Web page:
Joanne Miklin Silver, director of ing crossing delancy, dies at 85

Joan Micklin Silver, filmmaker whose first feature, “Hester Street,” expanded the market for American independent film and broke barriers for women under direction, died Thursday at her home in Manhattan. She was 85 years old.

His daughter Claudia Silver said the cause was vascular dementia.

Ms. Silver wrote and directed “Hester street”(1975), the story of a young Jewish immigrant couple from Russia on the Lower East Side of Manhattan in the 1890s. It was a personal effort, a low-budget 34-day location shoot, which became a family project.

The studio said the story was too narrow and historically ethnic. For one thing, most of the film was in black and white, with English subtitles in Yiddish.

“Nobody wanted to release it,” Ms. Silver recalled in a visual history interview for the Directors Guild of America in 2005. “The only proposal was to release it in the Synagogue market on 16,” he said, 16-millimeter film.

Ms. Silver’s husband, Raphael D. Silver, a commercial real estate developer, financed, produced and distributed the film after selling it in some international markets while attending the Cannes Film Festival. “Hester Street” opened in Manhattan’s Plaza Theater in October 1975, then in theaters, and soon grossed $ 5 million (about $ 25 million), nearly 14 times its $ 370,000 budget. (Ms. Silver sometimes cited a lower budget figure: $ 320,000.)

Richard Eider of The New York Times praised the film’s “fine balance between realism and fictitious storytelling” and declared it “an unconditionally happy achievement”. Carole Kane, who was 21 during filming in 1973, was nominated for a Best Actress Oscar for her role as Gittal, the newcomer’s wife, who’s opinion of her husband (Steven Keats) In, is slow to offend.

“Hester Street” made Ms. Silver’s reputation, but the next time she wanted to portray Jewish characters and culture, the same objections arose.

Crossing delines“(1988) was a romantic comedy about a sophisticated, single New York bookstore employee (Amy Irving), who is constantly looking over her shoulder to make sure she makes a clean escape from her Lower East Side roots.

With the help of his grandmother (played by Yiddish theater star) Riesel Bozek) And a traditional matchmaker (Sylvia Miles), she meets a neighborhood pickle dealer (Peter rigart) Who possesses enough qualities to be just another good boy (his taste was more in the direction of the bad boy).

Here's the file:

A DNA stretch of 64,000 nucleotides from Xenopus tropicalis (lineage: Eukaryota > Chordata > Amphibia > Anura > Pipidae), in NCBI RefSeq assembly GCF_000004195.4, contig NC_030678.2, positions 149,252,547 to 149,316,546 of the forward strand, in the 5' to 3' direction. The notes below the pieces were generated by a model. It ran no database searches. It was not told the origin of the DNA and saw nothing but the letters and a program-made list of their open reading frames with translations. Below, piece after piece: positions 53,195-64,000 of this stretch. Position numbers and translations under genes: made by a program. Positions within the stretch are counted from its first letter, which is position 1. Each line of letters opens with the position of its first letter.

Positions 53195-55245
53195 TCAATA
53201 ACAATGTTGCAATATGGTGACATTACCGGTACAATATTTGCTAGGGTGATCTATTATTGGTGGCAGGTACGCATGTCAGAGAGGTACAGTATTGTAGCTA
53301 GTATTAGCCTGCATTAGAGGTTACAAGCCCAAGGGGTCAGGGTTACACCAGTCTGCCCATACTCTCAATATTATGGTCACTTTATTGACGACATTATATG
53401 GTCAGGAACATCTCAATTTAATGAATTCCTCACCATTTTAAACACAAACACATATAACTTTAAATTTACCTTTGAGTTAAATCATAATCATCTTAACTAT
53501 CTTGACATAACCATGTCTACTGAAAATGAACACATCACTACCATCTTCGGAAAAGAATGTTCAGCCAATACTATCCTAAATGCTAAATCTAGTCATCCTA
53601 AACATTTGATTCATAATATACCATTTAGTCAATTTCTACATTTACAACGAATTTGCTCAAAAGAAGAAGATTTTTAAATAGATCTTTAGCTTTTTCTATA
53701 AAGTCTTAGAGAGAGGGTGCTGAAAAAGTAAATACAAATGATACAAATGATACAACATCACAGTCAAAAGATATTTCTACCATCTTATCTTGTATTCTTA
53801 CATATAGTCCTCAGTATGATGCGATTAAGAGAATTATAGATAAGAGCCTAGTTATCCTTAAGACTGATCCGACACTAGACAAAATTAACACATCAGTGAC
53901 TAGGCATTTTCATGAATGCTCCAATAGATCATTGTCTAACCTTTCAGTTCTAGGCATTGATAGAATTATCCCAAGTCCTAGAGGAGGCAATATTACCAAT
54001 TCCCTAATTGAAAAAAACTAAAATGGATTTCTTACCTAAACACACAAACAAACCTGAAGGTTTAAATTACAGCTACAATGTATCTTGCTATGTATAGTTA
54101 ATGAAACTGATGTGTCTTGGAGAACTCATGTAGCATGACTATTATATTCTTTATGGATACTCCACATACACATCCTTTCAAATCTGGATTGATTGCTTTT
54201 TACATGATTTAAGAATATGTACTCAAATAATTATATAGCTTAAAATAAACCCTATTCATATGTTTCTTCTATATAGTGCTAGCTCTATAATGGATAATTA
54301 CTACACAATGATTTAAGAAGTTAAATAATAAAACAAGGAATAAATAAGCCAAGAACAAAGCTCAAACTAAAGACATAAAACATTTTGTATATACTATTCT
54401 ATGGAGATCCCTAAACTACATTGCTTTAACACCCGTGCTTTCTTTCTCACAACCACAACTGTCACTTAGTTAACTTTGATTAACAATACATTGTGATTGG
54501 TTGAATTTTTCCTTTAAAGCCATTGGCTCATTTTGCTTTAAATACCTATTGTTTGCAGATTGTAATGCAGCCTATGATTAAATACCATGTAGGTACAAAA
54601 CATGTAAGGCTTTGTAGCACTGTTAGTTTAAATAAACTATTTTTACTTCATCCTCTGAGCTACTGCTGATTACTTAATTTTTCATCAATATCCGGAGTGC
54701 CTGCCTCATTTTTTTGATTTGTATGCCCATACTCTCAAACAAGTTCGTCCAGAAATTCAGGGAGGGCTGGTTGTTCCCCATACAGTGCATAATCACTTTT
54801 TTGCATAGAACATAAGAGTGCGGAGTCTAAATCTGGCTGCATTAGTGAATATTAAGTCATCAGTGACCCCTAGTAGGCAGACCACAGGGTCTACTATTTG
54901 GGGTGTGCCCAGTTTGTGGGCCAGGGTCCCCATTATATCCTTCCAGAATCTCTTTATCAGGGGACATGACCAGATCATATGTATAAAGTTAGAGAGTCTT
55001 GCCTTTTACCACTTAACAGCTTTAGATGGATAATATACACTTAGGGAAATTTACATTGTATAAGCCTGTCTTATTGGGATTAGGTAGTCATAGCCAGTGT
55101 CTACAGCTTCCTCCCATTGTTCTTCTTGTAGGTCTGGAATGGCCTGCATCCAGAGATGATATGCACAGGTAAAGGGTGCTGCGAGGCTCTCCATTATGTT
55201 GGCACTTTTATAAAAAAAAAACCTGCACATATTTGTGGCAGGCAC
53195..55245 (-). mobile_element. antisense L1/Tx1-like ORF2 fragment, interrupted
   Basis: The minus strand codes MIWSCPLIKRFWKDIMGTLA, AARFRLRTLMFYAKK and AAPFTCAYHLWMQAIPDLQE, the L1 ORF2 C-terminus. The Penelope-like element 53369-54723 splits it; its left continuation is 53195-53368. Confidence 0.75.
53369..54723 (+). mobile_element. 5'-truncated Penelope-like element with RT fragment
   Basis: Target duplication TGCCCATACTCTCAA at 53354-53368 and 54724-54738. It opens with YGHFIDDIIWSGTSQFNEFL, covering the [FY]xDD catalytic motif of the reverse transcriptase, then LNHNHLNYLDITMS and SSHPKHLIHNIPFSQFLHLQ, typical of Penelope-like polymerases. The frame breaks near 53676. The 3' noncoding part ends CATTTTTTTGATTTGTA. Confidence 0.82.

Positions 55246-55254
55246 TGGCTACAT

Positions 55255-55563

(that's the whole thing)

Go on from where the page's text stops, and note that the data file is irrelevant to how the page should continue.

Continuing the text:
The studio also found the film “very ethnic” – “a euphemism,” Ms. Silver told The Times, “for Jewish content that Hollywood officials mistrust.”

Fortunately, at the time, Ms. Irving’s husband, director Steven Spielberg, was himself fond of Jewish history. He suggested that he send the script to a neighbor in East Hampton, NY – a top Warner Entertainment executive. movie More than $ 116 million gross worldwide (approximately $ 255 million today).

It is difficult to say whether Ms. Silver had the most vicious, anti-Semitic or mistaken thinking.

In 1979, in an interview with the American Film Institute, he said, “When I started, studio executives said such erotic things to me. He quoted one man’s memorable comment:” Mounting and distributing feature films is very It’s expensive, and female actors are another problem we don’t need. “

Joan Micklin was born on May 24, 1935 in Omaha. She was the second of three daughters of Maurice David Miklin, who operated a lumber company that he and his father had founded, and Doris (Shosoin) Miklin. Both of her parents were born in Russia – like the protagonists in “Hester Street” – and came to the United States as children.

Joanna grew up in Omaha, then moved east Sarah Lawrence College In Yonkers, NY She married Mr. Silver, known as Ray, in 1956, three weeks after graduation. He was the son of the famous Zioni Rabbi Abba Hillel Silver.